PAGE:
One of the books included in the curricula for these youth programs was The Ku Klux Klan or Invisible Empire written by Laura Martin Rose, a member of the Mississippi division of the UDC. Rose dedicated her book to Southern youth in the hopes that it would “inspire them with the respect and admiration for the Confederate soldiers, who were the real Ku Klux, and whose deeds of courage and valor, have never been surpassed.” The book was unanimously endorsed at the 1913 annual convention of the UDC and again at the 1915 Annual Convention of the UDC in San Francisco, where Rutherford urged organization members to ensure The Ku Klux Klan or Invisible Empire was placed in their community schools.
In Georgia, local chapters of the UDC in the early 20th century also pursued their own initiatives regarding educating the public about the Klan and its importance.
In Bulloch County, the UDC chapter published a pamphlet on Reconstruction in 1916 that praised the Ku Klux Klan as “a great law and order league of mounted night cavalrymen called into action by the intolerable condition of a reign of terror under the Negro rule in the South” and described Confederate General Nathan Bedford Forrest, the first Grand Wizard of the Ku Klux Klan, as a “genius” who “devised this means of righting matters” when the “foundation of Southern civilization was threatened.” And in Rome Georgia, the local UDC chapter erected a monument to Forrest.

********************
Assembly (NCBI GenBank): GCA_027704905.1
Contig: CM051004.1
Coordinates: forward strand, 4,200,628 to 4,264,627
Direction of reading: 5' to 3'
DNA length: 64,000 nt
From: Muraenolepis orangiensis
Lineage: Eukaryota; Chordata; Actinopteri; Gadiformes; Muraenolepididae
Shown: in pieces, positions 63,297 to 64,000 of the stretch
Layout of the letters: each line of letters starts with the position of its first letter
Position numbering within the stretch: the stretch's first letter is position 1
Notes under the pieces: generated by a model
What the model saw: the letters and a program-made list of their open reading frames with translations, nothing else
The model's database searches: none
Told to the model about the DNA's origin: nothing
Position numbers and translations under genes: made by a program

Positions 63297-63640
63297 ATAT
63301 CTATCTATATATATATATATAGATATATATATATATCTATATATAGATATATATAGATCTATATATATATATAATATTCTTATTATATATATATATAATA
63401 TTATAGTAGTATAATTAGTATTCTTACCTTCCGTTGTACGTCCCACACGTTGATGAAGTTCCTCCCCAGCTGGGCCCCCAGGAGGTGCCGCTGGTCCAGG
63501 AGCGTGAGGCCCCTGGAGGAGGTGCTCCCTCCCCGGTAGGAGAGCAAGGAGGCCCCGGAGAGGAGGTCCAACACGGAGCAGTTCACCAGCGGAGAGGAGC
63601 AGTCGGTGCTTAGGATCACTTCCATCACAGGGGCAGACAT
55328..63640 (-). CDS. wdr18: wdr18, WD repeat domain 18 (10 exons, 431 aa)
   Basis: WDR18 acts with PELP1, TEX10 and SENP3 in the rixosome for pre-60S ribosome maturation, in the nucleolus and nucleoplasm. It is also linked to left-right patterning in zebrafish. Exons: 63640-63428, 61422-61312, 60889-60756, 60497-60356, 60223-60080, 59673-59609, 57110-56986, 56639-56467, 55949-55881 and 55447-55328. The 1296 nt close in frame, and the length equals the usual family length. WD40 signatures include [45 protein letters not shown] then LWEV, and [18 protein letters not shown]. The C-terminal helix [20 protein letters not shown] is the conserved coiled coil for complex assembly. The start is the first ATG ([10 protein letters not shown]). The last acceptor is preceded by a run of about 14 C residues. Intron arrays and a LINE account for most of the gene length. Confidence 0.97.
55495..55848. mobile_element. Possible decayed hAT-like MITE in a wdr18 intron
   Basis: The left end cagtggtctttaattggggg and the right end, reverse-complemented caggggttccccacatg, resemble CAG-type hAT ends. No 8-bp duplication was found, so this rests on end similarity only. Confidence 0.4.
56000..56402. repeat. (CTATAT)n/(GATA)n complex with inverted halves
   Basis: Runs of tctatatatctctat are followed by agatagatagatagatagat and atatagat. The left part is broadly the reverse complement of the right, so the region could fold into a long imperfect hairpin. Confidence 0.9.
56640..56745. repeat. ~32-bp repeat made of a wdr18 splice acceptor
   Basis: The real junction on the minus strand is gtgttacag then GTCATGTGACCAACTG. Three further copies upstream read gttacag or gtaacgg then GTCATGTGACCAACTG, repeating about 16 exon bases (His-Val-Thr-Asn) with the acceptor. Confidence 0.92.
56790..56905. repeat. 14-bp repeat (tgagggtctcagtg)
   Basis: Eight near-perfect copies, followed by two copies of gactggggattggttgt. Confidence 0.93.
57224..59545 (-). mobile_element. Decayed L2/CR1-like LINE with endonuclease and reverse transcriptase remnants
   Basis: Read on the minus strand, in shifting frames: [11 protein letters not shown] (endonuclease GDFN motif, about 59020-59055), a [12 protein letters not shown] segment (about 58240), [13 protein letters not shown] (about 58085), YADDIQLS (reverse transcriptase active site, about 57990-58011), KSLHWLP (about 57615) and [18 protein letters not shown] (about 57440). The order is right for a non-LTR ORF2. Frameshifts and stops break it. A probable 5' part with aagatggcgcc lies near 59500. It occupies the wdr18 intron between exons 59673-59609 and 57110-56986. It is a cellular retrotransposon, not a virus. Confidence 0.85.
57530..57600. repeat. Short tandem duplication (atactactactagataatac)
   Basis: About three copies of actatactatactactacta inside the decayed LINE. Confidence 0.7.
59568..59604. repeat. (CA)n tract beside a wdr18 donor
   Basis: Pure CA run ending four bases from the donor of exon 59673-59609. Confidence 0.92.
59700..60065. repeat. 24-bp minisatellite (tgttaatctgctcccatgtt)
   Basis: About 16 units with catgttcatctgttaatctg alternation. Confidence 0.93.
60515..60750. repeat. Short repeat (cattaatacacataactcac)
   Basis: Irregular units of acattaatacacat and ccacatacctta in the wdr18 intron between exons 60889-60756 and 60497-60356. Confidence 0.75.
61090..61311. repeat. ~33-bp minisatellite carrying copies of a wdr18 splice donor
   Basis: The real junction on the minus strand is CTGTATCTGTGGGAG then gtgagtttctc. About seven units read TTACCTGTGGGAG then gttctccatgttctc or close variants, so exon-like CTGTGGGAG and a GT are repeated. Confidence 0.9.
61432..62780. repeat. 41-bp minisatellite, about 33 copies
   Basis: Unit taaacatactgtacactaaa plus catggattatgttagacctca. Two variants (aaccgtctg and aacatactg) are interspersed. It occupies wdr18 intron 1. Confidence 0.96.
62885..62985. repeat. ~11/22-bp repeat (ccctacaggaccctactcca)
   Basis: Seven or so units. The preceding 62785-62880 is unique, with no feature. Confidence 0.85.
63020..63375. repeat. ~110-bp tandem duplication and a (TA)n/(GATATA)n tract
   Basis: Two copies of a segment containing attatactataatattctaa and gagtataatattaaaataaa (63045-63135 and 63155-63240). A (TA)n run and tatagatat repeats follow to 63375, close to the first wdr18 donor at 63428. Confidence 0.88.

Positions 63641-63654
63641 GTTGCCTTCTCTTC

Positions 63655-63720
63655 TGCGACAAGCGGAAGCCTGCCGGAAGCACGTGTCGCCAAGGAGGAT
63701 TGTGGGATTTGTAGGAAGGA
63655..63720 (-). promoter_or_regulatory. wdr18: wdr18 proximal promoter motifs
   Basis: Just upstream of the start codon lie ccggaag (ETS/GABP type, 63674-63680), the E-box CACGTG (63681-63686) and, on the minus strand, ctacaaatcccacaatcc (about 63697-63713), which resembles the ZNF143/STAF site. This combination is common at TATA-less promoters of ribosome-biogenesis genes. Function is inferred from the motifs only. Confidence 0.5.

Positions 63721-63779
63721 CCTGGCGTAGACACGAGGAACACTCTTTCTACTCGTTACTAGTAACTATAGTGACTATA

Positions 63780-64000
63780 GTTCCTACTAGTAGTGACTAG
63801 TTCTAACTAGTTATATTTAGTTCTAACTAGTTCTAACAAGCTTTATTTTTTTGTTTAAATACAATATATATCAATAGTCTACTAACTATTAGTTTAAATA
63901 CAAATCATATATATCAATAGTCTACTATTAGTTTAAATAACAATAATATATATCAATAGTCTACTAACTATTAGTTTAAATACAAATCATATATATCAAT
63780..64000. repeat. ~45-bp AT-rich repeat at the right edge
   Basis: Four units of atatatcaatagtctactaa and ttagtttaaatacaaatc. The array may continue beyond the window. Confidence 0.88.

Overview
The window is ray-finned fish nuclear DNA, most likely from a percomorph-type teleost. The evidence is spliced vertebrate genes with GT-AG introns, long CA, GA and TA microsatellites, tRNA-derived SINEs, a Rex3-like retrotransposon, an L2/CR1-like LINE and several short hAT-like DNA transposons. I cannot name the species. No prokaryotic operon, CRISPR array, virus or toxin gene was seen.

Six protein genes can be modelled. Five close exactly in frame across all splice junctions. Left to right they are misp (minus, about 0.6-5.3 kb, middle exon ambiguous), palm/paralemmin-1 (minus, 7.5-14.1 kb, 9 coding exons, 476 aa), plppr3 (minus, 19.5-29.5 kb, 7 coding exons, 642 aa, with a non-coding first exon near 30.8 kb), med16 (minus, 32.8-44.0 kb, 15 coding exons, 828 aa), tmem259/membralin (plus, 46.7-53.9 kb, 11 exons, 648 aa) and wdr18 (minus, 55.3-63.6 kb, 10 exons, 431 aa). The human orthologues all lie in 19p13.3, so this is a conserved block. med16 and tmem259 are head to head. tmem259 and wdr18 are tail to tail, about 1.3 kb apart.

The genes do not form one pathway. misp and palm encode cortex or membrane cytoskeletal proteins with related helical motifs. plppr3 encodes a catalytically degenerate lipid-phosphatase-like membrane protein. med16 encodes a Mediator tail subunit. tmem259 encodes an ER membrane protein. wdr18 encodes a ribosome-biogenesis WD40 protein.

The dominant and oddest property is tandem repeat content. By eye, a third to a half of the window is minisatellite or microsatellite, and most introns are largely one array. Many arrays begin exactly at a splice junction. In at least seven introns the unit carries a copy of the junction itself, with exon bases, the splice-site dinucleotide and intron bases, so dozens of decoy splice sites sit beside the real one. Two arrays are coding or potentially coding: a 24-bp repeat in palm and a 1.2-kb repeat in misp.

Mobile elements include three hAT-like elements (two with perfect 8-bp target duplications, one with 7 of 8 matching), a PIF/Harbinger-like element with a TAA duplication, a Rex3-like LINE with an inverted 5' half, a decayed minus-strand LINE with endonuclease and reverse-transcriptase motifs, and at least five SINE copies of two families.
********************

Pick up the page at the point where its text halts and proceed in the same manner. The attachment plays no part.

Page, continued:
Despite the deepening ties between the UDC and the KKK, Helen Plane’s efforts to add the Ku Klux Klan to Gutzon Borglum’s carving on Stone Mountain were not realized. By the time work on the project finally began in 1923 (delayed by U.S. involvement in World War I), the UDC had already handed over control to a new Stone Mountain Memorial Association, and Borglum would leave within the following year. But Plane’s initial vision of a large-scale carving of Confederate generals and leaders on Stone Mountain did persevere, and the project was ultimately completed in 1972. Today, amid calls for its removal, the carving remains on Stone Mountain as a historical tribute to the Confederacy and the Lost Cause and a monument protected by Georgia state law.